Department of Japanese History and Culture, School of Japanese Studies

Associate Professor IDO Satoshi

Areas of Specialty: Sociology

After completing a doctoral course in the Graduate School of Letters at Kyoto University, he engaged in postdoctoral research. In 2003, he took a position as Associate Professor in the Department of Japanese History and Culture in the School of Japanese Studies at Aichi Prefectural University. His main research topics include “A Sociological Grasp of Changes and Restructuring Caused by Modernization in Local Communities” and “A Structural Grasp of Sociocultural Relations Between Cities and Farming Villages.” On campus, students call out to him like a friend and sometimes ask him to take their photograph to commemorate the moment. But he really dislikes being in the photograph himself.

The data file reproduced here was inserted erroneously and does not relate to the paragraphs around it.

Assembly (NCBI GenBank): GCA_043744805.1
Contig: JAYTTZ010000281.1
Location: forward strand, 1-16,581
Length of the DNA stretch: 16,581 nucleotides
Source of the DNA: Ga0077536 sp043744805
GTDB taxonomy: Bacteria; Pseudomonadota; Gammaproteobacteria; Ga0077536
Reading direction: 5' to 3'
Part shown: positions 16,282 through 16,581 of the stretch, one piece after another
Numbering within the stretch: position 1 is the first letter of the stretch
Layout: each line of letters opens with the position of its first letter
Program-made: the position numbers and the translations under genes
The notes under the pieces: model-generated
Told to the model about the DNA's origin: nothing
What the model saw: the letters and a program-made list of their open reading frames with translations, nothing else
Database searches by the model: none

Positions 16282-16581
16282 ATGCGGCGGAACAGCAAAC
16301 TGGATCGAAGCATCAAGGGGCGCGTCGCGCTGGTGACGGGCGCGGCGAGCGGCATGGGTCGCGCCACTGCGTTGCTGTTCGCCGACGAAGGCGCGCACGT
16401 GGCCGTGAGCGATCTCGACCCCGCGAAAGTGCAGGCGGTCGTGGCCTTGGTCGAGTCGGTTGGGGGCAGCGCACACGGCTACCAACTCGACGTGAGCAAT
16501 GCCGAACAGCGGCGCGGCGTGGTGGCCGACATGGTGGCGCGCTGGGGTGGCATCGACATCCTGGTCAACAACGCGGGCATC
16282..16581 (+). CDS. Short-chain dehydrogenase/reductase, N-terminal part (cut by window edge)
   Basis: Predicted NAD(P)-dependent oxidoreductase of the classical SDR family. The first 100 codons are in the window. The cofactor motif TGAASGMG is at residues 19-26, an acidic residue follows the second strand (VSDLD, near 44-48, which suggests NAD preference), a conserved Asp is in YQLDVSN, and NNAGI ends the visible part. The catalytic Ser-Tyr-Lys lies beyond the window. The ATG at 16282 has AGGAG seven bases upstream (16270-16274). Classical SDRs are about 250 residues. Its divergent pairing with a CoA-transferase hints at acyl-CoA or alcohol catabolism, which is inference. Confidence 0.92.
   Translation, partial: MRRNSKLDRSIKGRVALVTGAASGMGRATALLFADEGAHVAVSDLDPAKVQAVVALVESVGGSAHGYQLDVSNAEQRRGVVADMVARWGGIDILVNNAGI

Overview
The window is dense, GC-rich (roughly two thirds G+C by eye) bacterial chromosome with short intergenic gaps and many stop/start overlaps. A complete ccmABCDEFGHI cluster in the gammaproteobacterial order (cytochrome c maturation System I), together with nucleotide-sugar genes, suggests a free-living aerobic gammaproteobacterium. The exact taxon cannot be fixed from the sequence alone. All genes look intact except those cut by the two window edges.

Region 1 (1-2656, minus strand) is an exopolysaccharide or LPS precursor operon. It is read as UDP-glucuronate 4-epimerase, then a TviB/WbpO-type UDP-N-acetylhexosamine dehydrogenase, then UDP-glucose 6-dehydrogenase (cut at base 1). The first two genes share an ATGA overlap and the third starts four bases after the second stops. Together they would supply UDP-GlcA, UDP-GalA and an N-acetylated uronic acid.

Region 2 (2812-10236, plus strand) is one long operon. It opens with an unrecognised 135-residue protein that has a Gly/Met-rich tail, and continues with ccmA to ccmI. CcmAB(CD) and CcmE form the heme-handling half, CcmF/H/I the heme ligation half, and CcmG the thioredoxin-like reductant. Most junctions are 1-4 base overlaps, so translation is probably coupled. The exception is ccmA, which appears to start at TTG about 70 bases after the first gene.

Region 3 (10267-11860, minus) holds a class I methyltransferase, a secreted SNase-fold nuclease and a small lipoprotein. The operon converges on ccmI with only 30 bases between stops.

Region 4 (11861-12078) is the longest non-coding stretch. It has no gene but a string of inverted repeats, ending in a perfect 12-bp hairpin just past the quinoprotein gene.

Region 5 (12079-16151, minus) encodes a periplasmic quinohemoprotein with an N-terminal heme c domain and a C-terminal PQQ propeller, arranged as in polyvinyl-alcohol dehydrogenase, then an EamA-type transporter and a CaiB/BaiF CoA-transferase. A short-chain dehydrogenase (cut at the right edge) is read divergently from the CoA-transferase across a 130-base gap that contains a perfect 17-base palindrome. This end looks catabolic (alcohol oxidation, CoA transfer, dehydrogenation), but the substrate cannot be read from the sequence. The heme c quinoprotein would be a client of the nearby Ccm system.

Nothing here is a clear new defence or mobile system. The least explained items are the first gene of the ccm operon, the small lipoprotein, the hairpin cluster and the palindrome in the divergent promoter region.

Interview: HAYASHI Yūgo; Writer: MIYAUCHI Kyōko